New Overnight Developments Abroad: Mixed Data Surprises

July 22, 2009

Sterling has weakened 0.4% against the dollar, which also gained 0.2% against the Australian dollar and 0.1% against the euro, Swissy, and kiwi. The dollar lost 0.2% against the yen and is unchanged against the Canadian dollar.

Asian stocks closed mixed: Japan +0.7%, China +1.9%, Malaysia +1.2%, the Philippines and Vietnam +0.7%, Sri Lanka and Taiwan +0.5% and South Korea +0.3%.  But equities fell by 1.5% in India, 1.9% in Thailand, 1.3% in Hong Kong and 1.0% in Indonesia.  European stocks are down, snapping a 7-day rally: Germany off 0.4%, France down 0.7%, and Britain off 0.2%.  U.S. stocks likely to open lower.

Ten-year Gilt and JGB yields firmed by 3 basis points and 2 basis points.

Oil faltered 1.6% to $64.57 per barrel. Gold edged off 0.1% to $945.90 per ounce.

Euroland industrial orders had been projected to strengthen 1.9% in May because of Germany’s 4.2% advance but instead slipped 0.2%.  Orders dropped 5.5% in Greece, 13.2% in Ireland, 4.6% in Spain and 0.5% in Italy.  Consumer durables orders fell 1.5% in May, while demand for capital goods climbed 0.4%.  April orders were revised to a drop of 0.7%, and orders in April-May combined were 1.1% less than the 1Q09 level.

French real consumer spending on factory goods, which had been projected to firm 0.4%, instead jumped 1.4% in June and 0.7% in the second quarter.  The increases was led by a 3.0% June rise in household durables, while autos provided the main impetus for the 2Q increase.

The CBI monthly British industrial trends survey produced a weaker reading of minus 59 for orders in July after minus 51 in June.  Analysts were expecting minus 45.  Britain’s National Institute for Economic and Social Research cautioned that a recent rise in house prices is likely to be temporary and related to unavailable supplies.  The NIESR projects a continuing price slump until 2012.

Australian consumer prices firmed 0.5% last quarter and 1.5% from 2Q08 as projected.  Healthcare costs were up 2.3% in the quarter.  Core CPI, which is targeted at 2-3%, continued to prove sticky on the downside, with the weighted median index edging down only to a 12-month pace of 4.2% from 4.4% and the trimmed mean index at 3.6% after 3.9% in 1Q09.

The Assistant Governor of Australia’s central bank, Debelle, said the economy is performing better than forecasts, thanks to effective monetary and fiscal policy support, and that growth risks have become more balanced.  His remarks and the core CPI results have reinforced speculation that the Reserve Bank will not cut rates any further.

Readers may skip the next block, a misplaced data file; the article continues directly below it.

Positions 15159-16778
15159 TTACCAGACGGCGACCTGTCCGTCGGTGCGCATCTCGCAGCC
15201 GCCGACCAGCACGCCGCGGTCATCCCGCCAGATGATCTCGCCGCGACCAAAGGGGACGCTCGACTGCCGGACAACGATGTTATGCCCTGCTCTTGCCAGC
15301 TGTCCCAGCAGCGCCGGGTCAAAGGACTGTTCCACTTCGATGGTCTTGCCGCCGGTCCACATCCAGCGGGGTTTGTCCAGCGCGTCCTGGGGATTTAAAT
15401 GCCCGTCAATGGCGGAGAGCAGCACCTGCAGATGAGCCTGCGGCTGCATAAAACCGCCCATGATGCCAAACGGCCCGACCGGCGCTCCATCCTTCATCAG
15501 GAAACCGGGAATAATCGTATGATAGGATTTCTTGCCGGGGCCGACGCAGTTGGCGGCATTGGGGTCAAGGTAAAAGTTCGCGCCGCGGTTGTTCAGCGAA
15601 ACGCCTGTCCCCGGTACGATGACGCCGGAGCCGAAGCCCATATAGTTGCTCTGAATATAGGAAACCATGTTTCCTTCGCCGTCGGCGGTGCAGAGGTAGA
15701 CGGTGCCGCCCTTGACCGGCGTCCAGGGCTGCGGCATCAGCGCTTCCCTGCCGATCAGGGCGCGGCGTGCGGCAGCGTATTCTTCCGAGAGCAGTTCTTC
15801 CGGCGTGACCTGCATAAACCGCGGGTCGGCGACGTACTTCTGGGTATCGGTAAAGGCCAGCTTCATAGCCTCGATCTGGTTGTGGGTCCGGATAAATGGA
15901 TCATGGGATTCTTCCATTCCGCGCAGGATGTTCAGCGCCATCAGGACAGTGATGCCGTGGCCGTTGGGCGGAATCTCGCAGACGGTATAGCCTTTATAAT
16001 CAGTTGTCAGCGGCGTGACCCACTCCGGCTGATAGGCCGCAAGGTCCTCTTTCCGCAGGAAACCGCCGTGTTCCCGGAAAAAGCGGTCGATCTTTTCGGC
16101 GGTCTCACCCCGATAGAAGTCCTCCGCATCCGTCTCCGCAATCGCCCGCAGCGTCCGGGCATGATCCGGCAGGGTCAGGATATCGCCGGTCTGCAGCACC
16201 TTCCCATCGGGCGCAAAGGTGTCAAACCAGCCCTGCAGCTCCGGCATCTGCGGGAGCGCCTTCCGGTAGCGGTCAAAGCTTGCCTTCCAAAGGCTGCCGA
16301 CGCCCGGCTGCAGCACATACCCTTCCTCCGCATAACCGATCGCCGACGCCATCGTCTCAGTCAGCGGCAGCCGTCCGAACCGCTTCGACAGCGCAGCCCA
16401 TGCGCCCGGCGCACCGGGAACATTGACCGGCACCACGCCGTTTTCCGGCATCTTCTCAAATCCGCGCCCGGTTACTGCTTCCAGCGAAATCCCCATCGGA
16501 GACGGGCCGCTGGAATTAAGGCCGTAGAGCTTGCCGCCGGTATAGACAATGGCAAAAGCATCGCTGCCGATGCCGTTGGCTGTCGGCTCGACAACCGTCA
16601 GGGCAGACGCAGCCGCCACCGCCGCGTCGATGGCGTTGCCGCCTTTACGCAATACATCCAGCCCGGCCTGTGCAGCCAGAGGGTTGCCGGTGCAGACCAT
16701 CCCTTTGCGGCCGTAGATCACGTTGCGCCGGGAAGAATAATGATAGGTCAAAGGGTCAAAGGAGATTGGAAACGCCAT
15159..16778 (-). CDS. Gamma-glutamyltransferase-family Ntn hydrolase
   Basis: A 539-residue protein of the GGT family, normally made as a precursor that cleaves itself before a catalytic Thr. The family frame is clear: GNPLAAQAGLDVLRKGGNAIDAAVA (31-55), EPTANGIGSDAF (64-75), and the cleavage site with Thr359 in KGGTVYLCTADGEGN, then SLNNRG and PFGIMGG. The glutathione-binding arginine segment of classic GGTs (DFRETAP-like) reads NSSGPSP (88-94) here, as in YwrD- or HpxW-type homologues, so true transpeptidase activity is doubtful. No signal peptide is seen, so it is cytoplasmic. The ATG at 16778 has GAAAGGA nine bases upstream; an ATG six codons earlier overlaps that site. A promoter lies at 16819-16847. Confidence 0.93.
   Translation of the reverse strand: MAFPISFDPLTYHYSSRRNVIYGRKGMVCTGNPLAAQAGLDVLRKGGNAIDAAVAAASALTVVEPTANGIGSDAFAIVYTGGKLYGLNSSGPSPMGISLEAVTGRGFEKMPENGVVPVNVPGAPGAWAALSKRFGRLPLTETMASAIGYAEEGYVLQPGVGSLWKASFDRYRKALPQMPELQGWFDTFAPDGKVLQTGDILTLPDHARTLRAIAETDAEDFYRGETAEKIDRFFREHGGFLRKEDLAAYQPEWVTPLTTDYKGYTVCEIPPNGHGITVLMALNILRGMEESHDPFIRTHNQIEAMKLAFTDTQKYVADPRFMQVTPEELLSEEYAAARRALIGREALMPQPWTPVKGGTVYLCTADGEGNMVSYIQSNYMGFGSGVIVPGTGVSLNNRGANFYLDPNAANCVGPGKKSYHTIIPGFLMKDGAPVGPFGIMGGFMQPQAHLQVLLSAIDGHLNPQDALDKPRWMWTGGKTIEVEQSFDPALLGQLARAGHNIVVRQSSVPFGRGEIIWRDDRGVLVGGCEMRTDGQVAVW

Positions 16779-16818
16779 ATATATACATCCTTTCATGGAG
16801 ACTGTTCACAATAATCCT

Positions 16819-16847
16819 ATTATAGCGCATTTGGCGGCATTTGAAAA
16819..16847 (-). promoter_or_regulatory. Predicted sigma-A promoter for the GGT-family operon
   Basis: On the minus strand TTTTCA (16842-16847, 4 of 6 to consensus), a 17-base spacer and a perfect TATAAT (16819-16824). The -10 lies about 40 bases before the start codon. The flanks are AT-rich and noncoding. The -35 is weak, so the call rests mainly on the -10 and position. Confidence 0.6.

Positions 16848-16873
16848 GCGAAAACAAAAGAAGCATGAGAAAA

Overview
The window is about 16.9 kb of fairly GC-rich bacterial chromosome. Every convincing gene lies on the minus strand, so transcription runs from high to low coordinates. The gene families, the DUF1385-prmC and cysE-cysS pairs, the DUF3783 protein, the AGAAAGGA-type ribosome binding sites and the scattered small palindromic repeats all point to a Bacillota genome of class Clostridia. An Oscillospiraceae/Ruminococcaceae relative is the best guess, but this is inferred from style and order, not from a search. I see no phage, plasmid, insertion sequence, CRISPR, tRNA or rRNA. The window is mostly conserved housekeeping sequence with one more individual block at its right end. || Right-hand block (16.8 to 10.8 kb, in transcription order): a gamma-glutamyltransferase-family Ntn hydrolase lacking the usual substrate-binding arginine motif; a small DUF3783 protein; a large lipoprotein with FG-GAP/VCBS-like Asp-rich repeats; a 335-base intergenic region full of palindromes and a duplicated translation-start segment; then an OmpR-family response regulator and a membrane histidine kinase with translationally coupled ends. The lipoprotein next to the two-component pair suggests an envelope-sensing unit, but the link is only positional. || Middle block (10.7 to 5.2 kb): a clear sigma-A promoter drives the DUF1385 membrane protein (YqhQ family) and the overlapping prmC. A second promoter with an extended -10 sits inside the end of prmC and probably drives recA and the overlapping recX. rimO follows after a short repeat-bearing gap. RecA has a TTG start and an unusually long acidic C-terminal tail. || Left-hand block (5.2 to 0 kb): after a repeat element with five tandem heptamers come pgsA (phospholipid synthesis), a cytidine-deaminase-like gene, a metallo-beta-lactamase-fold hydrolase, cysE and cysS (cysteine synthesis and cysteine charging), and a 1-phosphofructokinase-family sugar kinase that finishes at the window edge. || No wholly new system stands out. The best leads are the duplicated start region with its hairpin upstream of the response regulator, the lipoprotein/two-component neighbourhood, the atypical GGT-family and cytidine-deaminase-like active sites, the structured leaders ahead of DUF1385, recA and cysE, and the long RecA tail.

Minutes from the Bank of England July 7-8 meeting showed a 9-0 vote in favor of keeping the Bank Rate at 0.5% but deferring any change in the Gbp 125 asset purchase plan until the August quarter inflation report.  That meant that quantitative easing this month would be slower than the pace of recent months.  In an interview, Charles Bean, chief economist at the BOE, separately said that second-quarter growth was probably again negative and that its too early to tell the effectiveness of quantitative easing.

There’s been an investigation in Canada to see if CPI and labor market data this year might have been leaked early as many currency traders believe.

Japan’s senior loan officer survey by the Bank of Japan revealed sharply weaker loan demand in July than April.

Japanese supermarket sales fell 4.4% in the year to June and 3.7% in 1H09.  Clothing sales sank 12.3% from a year earlier.

Taiwanese unemployment rose for a tenth consecutive month to 5.91% in June from 5.84% in May.

Malaysian consumer price inflation had a negative reading in June for the first time since August 1986.  Such was minus 1.4% after plus 2.4% in May.  Consumer prices firmed 0.1% on month.

Yamaguchi of the Bank of Japan implied that quantitative measures to alleviate corporate financing strains are likely to get extended beyond the end of 2009, saying that financial conditions remain generally tight.

The Czech finance minister revised projected 2009 growth to minus 4.3% from minus 2.3%, while Lithuania reported a 16.3% drop in industrial output in the year to June.

Fed Chairman Ben Bernanke presents the second phase of his Humphrey Hawkins testimony, this time before the Senate, later today.  Yesterday, he underscored that policy would remain ultra-easy for quite a while longer.  The U.S. FHFA house price index and weekly oil inventory data will be reported today.  Canada releases retail sales at 12:30 GMT, and Brazil’s key Selic central bank rate is expected to be cut about a half-percentage point today.

Copyright Larry Greenberg 2009.  All rights reserved.  No secondary distribution without express permission.


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